Ode To MRTG
December 7, 2011 3 Comments
wasting time/procrastinating keeping up with current events on Twitter when I saw a tweet from someone with a familiar name, but I couldn’t quite place where I knew it from: Tobi Oetiker (@oetiker). Then it came to me. He’s the author of the fantastic MRTG, among other tools.
MRTG was my favorite trending utility back in the day. “But Tony, weren’t you a condescending Unix administrator back then, and isn’t MRTG a networking tool?” Yes, yes I was. But MRTG isn’t just for trending network links, you can use it to graph bandwidth in and out of servers as well as other metrics like CPU utilization, memory utilization, number of processes, etc. I had a whole set of standard metrics I would graph with MRTG, depending on the device.
Connection rate, open connections, and bandwidth for an F5 load balancer back when “Friends” was still on the air
MRTG combined with net-snmp (or in Window’s case, the built-in SNMP service) I could graph just about anything on the servers I was responsible for. This saved my ass so many times. Here’s a couple of examples where it saved me:
Customer: “We were down for 5 hours!”
Me: “No, actually your server was down for 5 minutes. Here’s the graph.”
Another customer: “Your network is slow!”
Me: “Our network graphs show very low latency and plenty of capacity. In addition, here’s a graph showing CPU utilization on your servers spiking to 100% for several hours at a time. It’s either time to expand your capacity, or perhaps look at your application to see why it’s using up so many resources.”
In the late 90s, I set up a huge server farm for a major music television network . As part of my automated installs, I included MRTG monitoring for every server’s switch port, server NIC, CPU, memory, as well as other server-relatied metrics. I also graphed the F5 load balancer’s various metrics for all of the VIPs (bandwidth, connection rate). Feeling proud of myself, I showed them to one of the customer’s technical executives thinking they’d look at it and say “oh that’s nice.”
Instead, he called me several times a day for a month asking me (very good) questions about what all the data meant. He absolutely loved it, and I never built a server farm without it (or something like it).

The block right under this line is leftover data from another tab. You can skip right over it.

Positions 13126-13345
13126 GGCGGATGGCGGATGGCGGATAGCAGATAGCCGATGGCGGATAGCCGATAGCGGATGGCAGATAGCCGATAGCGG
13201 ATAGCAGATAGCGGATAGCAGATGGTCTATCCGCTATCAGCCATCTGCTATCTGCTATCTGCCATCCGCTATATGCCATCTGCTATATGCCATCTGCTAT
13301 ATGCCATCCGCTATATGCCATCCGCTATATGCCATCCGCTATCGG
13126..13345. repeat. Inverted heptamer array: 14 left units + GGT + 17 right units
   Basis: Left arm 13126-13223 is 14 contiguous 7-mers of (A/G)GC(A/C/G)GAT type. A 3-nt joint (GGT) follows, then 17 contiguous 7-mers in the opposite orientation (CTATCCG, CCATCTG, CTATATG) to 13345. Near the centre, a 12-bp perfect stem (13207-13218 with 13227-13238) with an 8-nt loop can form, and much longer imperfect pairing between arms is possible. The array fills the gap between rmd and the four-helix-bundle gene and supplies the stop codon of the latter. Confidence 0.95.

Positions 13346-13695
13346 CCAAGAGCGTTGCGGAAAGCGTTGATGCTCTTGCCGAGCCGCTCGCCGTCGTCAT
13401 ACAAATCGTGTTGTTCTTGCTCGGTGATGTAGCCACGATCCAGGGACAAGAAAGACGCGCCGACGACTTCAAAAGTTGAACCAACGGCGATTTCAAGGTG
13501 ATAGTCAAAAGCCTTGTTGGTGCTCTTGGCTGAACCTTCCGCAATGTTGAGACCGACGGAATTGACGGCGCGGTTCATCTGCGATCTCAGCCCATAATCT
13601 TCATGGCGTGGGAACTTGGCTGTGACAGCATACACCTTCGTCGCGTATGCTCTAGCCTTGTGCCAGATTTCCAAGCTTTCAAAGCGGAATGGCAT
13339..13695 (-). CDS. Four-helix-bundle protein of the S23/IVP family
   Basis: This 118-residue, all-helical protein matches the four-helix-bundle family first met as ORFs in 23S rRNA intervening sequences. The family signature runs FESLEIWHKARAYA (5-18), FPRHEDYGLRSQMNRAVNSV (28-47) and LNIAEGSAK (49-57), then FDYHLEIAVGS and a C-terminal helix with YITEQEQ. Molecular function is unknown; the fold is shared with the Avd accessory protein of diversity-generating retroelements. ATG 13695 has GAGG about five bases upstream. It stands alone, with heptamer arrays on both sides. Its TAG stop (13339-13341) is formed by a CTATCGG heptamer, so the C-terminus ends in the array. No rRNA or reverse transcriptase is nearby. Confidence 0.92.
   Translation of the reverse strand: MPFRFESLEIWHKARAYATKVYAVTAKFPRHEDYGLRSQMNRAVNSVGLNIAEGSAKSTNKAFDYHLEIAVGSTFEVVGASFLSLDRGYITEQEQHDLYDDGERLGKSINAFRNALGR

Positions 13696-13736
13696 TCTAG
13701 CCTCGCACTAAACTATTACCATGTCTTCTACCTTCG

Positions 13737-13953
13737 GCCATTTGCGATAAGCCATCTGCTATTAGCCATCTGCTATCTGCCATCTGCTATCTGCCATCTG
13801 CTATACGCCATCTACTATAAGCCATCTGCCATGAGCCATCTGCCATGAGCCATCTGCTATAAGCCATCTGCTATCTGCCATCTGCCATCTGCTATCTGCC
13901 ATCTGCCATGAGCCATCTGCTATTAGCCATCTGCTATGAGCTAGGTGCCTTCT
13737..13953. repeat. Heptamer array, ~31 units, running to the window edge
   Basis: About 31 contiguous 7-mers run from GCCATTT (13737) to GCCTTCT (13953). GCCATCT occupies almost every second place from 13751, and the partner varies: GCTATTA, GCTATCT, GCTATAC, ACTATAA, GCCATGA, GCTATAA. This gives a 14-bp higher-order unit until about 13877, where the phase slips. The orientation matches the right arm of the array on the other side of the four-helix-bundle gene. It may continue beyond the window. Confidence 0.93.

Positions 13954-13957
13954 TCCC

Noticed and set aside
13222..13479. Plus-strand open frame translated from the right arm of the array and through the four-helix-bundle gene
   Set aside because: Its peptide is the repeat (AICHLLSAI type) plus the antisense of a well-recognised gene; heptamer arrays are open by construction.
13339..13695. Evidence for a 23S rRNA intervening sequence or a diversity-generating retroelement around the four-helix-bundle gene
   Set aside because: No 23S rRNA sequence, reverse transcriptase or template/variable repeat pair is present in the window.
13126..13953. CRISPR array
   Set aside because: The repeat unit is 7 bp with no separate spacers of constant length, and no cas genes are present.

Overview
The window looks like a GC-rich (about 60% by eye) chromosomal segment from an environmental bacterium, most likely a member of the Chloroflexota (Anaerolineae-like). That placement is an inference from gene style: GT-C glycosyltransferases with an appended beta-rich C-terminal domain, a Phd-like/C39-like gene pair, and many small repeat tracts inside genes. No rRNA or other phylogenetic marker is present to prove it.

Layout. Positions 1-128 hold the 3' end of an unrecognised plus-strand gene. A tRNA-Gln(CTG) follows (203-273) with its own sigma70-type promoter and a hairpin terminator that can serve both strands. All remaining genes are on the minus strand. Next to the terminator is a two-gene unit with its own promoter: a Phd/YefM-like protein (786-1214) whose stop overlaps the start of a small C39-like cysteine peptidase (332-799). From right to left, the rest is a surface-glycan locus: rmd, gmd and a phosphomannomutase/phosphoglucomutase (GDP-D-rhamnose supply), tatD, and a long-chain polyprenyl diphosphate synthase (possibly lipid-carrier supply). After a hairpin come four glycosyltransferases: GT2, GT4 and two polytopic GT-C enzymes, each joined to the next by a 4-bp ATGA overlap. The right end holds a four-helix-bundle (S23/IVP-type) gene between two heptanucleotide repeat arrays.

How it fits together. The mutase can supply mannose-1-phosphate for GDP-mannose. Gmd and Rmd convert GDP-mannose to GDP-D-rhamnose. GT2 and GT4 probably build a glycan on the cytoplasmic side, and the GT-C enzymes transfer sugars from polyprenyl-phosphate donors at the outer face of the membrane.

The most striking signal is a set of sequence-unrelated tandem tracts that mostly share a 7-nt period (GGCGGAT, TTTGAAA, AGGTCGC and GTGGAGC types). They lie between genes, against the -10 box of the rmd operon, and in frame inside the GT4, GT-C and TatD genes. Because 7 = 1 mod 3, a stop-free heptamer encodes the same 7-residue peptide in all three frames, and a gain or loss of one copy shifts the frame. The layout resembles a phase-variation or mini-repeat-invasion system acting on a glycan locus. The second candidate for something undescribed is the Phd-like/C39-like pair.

Plenty of tools can show you graphs, but MRTG and tools like it trend not just when you’re looking, but when you’re not. When you’re sleeping, it collects data. When you’re out to lunch, it’s collecting data. When you’re listening to the Beastie Boys or whoever the kids are listening to these day, it collects data. Data that you can pull up at a later date. MRTG was fairly simple, but extremely powerful.
MRTG taught me several important lessons with respect to system monitoring. Perhaps the most important lesson is that monitoring is really two very different disciplines: Trending and alerting. A mistake a lot of operations made was confusing the two. Probably the biggest difference between trending and alerting is that with trending, you can never do too much. With alerting, it’s very easy to over-alert.
How many times have you, in either a server or network administrator role, been the victim of “alert creep”? When alarm after alarm is configured in your network monitoring tool, sending out emails and traps, until you’re so inundated with noise that you can’t tell the difference between the system crying wolf and a real issue?
It’s easy to over-alert. However, it’s very difficult to over-trend. And honestly, trending data is far more useful to me than 99% of alerting. Usually a customer is my best alerting mechanism, they almost always seem to know well before my monitoring system does. And having historical trending data helps me get to the bottom of things much quicker.
Many have improved upon the art of trending with tools like Observium and even RRDTool (also written by Tobi Oetiker). Many more tried but succeeded in only making overly complicated messes that ignored the strength of MRTG which was its simplicity. The simplicity of graphing and keeping various metrics and providing a simple way to get access to them when needed. MRTG was the first killer app for not only network administrators, but server administrators. And it proved how important the old adage is:
If you didn’t write it down, it didn’t happen.